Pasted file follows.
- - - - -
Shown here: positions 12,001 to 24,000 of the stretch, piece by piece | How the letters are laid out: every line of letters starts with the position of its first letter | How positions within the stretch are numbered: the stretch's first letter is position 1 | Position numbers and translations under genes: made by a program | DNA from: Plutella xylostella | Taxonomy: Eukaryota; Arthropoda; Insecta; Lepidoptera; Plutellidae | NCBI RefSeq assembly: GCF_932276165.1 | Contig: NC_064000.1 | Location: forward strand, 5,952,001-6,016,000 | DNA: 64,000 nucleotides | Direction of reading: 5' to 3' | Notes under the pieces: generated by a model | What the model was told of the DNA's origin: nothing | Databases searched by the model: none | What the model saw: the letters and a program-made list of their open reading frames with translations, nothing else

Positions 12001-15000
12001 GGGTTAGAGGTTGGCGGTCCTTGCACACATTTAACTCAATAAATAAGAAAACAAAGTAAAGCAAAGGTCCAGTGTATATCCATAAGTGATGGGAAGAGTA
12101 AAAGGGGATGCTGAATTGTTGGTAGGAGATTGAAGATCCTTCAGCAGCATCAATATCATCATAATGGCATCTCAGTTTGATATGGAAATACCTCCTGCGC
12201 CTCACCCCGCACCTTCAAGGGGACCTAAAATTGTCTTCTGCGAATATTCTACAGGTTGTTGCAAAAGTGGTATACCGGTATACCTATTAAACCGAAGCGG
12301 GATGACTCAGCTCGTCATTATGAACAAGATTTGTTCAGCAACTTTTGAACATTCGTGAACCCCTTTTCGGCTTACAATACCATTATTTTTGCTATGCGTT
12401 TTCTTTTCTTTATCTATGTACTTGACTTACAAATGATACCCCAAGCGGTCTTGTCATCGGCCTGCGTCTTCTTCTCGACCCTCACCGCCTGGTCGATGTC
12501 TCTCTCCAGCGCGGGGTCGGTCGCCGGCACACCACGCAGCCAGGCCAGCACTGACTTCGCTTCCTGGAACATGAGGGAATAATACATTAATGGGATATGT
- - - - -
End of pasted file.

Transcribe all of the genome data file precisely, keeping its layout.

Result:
Shown here: positions 12,001 to 24,000 of the stretch, piece by piece | How the letters are laid out: every line of letters starts with the position of its first letter | How positions within the stretch are numbered: the stretch's first letter is position 1 | Position numbers and translations under genes: made by a program | DNA from: Plutella xylostella | Taxonomy: Eukaryota; Arthropoda; Insecta; Lepidoptera; Plutellidae | NCBI RefSeq assembly: GCF_932276165.1 | Contig: NC_064000.1 | Location: forward strand, 5,952,001-6,016,000 | DNA: 64,000 nucleotides | Direction of reading: 5' to 3' | Notes under the pieces: generated by a model | What the model was told of the DNA's origin: nothing | Databases searched by the model: none | What the model saw: the letters and a program-made list of their open reading frames with translations, nothing else

Positions 12001-15000
12001 GGGTTAGAGGTTGGCGGTCCTTGCACACATTTAACTCAATAAATAAGAAAACAAAGTAAAGCAAAGGTCCAGTGTATATCCATAAGTGATGGGAAGAGTA
12101 AAAGGGGATGCTGAATTGTTGGTAGGAGATTGAAGATCCTTCAGCAGCATCAATATCATCATAATGGCATCTCAGTTTGATATGGAAATACCTCCTGCGC
12201 CTCACCCCGCACCTTCAAGGGGACCTAAAATTGTCTTCTGCGAATATTCTACAGGTTGTTGCAAAAGTGGTATACCGGTATACCTATTAAACCGAAGCGG
12301 GATGACTCAGCTCGTCATTATGAACAAGATTTGTTCAGCAACTTTTGAACATTCGTGAACCCCTTTTCGGCTTACAATACCATTATTTTTGCTATGCGTT
12401 TTCTTTTCTTTATCTATGTACTTGACTTACAAATGATACCCCAAGCGGTCTTGTCATCGGCCTGCGTCTTCTTCTCGACCCTCACCGCCTGGTCGATGTC
12501 TCTCTCCAGCGCGGGGTCGGTCGCCGGCACACCACGCAGCCAGGCCAGCACTGACTTCGCTTCCTGGAACATGAGGGAATAATACATTAATGGGATATGT